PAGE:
OAKLAND -- Since the introduction of the Oakland A’s Hall of Fame in 2018, there have been 12 key figures of the organization inducted into the prestigious club.
Rickey Henderson, Dennis Eckersley, Rollie Fingers, Catfish Hunter, Reggie Jackson, Dave Stewart and Charlie Finley were the members of the inaugural class. Those seven were later joined by Tony La Russa, Mark McGwire, Vida Blue, Bert Campaneris and Walter A. Haas Jr. in 2019.
Due to the COVID-19 pandemic, the A's did not induct anyone into their Hall of Fame last season, but the hope is that the practice can continue once fans are allowed back at the Coliseum for a proper ceremony.
Here are five candidates for the next Oakland A’s Hall of Fame class.
The A’s formed a dynasty in the 1970s, winning three straight World Series championships from 1972-74, and “Captain Sal” got it done on offense and defense as the leader of those clubs. He just missed out on capturing the American League MVP Award in ‘71, finishing second to his teammate Blue.
But even without the award, Bando’s legacy as perhaps the greatest third baseman to play for Oakland was established over his 11 seasons with the club, which included four All-Star selections and three top-four finishes in AL MVP Award voting.
There is obviously controversy surrounding Canseco, but the A’s have embraced the slugger in recent years, inviting him back in 2018 to honor him alongside the other 49 players who comprised Oakland’s 50th anniversary team.
The 1986 AL Rookie of the Year Award winner, a five-time All-Star and a three-time Silver Slugger while in Oakland, Canseco powered the A’s to three straight AL pennants from 1988-90, as well as a World Series title in ’89. He ranks first among A’s right fielders in RBIs (793) and second in home runs (254) and stolen bases (135). He became the youngest unanimous MVP Award winner in MLB during his age-23 season in 1988, hitting .307/.391/.569, swiping 40 bases and leading the AL in homers (42) and RBIs (124).
Rudi never put up eye-popping statistics, but he was a consistent contributor to the strong A’s teams in the 1970s. His finest season came in '74, as he led the AL with 39 doubles and slashed .293/.334/.484 with 22 home runs and 99 RBIs. His ‘72 campaign was also impressive, as he led the AL in hits (181) and triples (9).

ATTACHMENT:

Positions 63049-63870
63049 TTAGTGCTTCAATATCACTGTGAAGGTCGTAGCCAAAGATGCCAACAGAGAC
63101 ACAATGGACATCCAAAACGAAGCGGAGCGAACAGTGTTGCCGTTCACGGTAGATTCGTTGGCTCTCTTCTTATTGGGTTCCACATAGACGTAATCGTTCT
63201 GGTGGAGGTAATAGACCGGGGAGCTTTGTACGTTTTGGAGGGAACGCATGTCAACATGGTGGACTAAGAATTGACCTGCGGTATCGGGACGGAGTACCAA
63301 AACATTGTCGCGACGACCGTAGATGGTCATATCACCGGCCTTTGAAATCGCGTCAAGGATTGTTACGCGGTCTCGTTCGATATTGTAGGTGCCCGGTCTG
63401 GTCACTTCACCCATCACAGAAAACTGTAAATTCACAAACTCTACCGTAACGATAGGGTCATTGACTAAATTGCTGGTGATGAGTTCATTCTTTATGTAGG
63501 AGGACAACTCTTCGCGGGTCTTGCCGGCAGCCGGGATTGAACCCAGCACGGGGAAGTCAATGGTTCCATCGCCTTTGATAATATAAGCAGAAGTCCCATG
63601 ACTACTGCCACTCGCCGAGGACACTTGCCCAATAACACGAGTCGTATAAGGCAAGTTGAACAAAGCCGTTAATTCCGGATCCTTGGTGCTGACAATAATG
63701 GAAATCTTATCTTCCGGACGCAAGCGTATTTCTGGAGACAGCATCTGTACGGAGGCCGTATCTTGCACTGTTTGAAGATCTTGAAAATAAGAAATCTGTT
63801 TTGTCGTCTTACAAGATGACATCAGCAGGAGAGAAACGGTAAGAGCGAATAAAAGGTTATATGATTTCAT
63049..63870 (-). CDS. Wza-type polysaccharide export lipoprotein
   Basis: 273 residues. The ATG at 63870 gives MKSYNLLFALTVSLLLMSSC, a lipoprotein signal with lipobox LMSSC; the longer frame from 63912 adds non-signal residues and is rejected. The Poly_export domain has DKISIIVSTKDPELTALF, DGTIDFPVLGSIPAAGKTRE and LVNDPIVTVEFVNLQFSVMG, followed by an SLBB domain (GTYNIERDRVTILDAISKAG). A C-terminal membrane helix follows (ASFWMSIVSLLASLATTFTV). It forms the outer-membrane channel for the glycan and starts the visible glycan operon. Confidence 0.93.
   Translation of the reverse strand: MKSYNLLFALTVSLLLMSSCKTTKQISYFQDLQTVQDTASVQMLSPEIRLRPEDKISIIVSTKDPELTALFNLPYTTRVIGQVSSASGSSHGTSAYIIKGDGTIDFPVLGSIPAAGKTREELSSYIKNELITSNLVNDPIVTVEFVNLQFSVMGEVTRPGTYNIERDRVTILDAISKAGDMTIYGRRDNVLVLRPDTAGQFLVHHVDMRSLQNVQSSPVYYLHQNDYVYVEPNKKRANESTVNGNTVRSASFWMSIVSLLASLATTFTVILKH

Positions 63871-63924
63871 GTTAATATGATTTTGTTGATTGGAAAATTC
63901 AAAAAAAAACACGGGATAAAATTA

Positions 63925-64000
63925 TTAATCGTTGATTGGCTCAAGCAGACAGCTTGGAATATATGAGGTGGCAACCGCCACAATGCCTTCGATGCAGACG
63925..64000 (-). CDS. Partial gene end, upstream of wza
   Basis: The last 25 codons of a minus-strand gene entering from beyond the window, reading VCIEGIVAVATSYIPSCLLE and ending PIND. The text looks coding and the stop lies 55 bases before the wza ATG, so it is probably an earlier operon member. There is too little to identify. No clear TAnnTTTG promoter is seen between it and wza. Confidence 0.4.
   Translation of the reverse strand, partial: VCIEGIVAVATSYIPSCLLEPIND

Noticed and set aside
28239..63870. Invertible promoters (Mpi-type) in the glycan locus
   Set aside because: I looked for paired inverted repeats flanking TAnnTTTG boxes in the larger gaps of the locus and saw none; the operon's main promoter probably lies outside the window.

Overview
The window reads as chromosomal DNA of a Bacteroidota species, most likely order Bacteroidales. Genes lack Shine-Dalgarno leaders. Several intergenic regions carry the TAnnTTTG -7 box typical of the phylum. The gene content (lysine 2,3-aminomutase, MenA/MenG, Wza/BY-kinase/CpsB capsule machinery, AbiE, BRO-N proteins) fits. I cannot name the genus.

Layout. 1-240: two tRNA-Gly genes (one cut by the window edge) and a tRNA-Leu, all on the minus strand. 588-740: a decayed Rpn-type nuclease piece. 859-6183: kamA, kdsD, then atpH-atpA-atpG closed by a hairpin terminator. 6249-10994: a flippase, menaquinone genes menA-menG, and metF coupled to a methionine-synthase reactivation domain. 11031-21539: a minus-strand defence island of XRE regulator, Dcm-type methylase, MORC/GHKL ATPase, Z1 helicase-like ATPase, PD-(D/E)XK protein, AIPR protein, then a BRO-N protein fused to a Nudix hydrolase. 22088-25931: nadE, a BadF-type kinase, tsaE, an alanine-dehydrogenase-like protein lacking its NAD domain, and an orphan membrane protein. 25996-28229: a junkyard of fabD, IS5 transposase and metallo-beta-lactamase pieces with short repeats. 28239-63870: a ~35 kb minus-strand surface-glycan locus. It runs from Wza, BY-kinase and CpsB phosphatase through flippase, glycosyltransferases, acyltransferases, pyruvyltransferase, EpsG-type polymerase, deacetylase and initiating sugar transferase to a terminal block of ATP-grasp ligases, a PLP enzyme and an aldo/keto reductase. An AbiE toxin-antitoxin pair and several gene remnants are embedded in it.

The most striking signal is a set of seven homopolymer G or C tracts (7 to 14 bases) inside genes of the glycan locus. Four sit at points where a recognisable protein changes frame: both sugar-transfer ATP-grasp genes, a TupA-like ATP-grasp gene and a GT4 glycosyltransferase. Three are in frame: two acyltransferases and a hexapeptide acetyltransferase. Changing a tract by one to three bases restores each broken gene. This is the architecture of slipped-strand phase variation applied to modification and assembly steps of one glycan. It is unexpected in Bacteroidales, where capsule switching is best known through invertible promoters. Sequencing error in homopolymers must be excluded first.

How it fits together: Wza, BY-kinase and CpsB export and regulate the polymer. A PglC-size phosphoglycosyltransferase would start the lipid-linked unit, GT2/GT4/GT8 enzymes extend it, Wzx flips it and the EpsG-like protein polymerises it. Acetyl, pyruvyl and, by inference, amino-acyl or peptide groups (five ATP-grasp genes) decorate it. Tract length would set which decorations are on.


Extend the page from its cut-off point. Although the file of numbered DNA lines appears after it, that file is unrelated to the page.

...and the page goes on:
Rudi was a three-time All-Star who also won three AL Gold Glove Awards, with perhaps his greatest defensive moment coming in the 1972 World Series, when he leaped at the left-field wall for a game-saving catch in the ninth inning of Game 2. Whether it was on offense or defense, he came up big when the lights shined bright, batting .300 with two homers and nine RBIs over 19 career World Series games.
Acquired in a three-team trade with the Dodgers and Mets in December 1987, Welch quickly established himself as one of the top pitchers in the AL and anchored some powerhouse A’s clubs. Oakland reached the World Series in each of Welch’s first three seasons with the team, capturing a World Series title in '89.
Welch won the AL Cy Young Award in 1990, going 27-6 with a 2.95 ERA, and he went 96-60 with a 3.94 ERA over seven seasons with the A's to end his career. After his retirement, Welch returned to the organization as a Minor League pitching coach before his death in a tragic accident in 2014.
Henderson signed with the A’s in December 1987, then quickly developed into a force in the middle of the order through the late 1980s. "Hendu" became a fan favorite in Oakland and a World Series hero in '89 by bashing a pair of home runs against the Giants.
Henderson played six seasons with Oakland, batting .263 with 104 home runs and 377 RBIs in 702 games. The outfielder earned the lone All-Star selection of his 14-year career in '91 as a member of the A’s.